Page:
During the past decade, the Chicago-based multiinstrumentalist and producer, Nnadmi, has quietly become one of the most prolific musicians of the modern era. Whether under his own name or one of the many bands he’s spent time in, either as a full-on member or merely a touring partner, there’s been an endless stream of music that Nnadmi has had his hands in. Pair that with the fact he co-owns his label, Sooper Records (Kaina, Sen Morimoto), and it’d be easy to wonder how he finds time to do anything other than make music.
On Brat, the follow-up to 2017’s critically acclaimed Drool, Nnamdi removes the veil to show just how much effort and energy it takes to work at such a high level without any breaks. That process of finding a balance between Nnadmi the performer and Nnamdi Ogbonnaya the person is what fuels Brat, an introspective record that’s still as dexterous and exciting as anything that’s come before, but is intimate and hushed, commanding a listener’s full attention from the very start. Like all things he’s done before, Brat proves that genre classifications don’t really work here. Brat is part hip-hop, part indie-rock, part gospel, and part West African music, and in Nnadmi's hands, these seemingly disparate pieces fit together snuggly, as if there was never a question of their compatibility. Nnadmi wrote, performed, and recorded Brat by himself.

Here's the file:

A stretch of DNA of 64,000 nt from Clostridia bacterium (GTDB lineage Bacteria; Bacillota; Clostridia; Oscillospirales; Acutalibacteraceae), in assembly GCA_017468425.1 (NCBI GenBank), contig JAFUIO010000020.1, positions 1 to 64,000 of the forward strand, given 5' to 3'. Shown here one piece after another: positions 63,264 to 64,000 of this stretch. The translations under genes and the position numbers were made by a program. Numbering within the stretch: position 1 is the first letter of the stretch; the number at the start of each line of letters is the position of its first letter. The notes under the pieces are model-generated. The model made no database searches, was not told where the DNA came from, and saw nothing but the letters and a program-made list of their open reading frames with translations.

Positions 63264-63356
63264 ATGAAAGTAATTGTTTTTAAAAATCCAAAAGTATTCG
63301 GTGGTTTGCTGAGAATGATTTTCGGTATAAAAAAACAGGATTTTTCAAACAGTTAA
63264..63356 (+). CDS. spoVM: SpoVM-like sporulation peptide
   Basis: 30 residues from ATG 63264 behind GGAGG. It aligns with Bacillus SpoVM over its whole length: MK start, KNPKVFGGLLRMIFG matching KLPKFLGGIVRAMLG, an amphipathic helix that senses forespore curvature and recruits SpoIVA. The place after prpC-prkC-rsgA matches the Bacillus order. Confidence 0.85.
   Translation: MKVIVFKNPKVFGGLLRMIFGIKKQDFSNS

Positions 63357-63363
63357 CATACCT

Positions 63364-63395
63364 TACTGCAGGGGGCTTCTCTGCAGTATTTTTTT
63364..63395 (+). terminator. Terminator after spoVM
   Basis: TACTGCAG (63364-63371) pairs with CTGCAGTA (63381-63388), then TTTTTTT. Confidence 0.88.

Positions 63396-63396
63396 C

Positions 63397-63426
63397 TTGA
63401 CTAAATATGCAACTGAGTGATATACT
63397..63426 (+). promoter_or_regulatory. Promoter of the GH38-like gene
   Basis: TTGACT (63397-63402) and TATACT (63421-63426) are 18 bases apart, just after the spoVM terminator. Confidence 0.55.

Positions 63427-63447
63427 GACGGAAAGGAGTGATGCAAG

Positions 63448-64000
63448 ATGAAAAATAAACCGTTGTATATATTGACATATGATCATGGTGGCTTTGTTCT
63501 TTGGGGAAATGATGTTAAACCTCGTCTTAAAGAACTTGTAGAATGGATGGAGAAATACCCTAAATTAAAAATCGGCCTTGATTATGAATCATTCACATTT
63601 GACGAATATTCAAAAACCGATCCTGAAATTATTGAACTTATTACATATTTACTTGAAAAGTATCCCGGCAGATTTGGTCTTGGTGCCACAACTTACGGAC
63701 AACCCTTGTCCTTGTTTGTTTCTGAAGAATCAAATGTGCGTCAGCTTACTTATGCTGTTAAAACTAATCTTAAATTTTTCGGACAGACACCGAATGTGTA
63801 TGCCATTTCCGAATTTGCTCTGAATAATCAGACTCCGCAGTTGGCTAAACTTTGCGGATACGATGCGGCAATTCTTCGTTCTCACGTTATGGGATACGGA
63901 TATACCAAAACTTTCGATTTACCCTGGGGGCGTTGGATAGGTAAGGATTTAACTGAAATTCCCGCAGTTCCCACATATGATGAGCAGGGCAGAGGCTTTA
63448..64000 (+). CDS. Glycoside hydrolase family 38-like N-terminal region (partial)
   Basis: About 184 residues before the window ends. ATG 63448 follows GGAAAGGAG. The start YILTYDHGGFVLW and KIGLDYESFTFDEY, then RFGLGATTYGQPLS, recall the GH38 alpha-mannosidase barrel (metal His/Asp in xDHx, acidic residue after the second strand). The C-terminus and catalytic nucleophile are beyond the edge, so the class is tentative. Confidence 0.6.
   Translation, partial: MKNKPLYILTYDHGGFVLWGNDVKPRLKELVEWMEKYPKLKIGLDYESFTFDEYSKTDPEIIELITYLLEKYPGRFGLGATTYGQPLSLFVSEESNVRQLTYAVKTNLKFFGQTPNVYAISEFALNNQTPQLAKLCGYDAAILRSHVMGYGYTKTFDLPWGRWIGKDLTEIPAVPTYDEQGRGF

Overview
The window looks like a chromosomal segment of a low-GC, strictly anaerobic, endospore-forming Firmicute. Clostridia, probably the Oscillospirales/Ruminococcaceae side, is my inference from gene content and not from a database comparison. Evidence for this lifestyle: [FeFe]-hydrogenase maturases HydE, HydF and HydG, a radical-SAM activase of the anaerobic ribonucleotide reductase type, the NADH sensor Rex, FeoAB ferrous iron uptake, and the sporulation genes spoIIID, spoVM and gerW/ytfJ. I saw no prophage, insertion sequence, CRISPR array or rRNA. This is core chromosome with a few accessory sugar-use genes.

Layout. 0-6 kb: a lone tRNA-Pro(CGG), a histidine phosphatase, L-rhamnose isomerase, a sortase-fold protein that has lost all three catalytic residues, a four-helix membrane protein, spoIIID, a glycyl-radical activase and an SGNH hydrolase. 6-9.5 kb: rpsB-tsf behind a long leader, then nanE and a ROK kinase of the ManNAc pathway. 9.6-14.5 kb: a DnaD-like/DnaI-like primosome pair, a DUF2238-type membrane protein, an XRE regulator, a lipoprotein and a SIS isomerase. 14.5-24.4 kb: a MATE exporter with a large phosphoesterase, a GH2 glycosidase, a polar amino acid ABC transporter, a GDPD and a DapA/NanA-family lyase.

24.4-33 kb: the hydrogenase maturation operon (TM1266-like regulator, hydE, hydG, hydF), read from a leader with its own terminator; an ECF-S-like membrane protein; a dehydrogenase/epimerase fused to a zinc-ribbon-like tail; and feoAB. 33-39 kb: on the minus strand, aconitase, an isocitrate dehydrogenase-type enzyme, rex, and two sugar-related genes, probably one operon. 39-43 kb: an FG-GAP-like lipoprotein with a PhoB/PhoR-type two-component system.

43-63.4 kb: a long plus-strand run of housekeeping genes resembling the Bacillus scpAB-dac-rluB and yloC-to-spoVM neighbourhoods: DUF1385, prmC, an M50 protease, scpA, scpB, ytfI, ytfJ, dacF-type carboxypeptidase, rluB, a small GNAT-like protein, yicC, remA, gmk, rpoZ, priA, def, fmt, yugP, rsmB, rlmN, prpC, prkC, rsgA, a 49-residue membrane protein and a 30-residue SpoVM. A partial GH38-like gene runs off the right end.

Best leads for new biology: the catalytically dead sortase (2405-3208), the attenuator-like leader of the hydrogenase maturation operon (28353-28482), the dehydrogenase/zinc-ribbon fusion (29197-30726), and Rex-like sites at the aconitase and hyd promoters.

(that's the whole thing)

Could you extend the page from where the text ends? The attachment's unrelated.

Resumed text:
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- Rough Trade Edit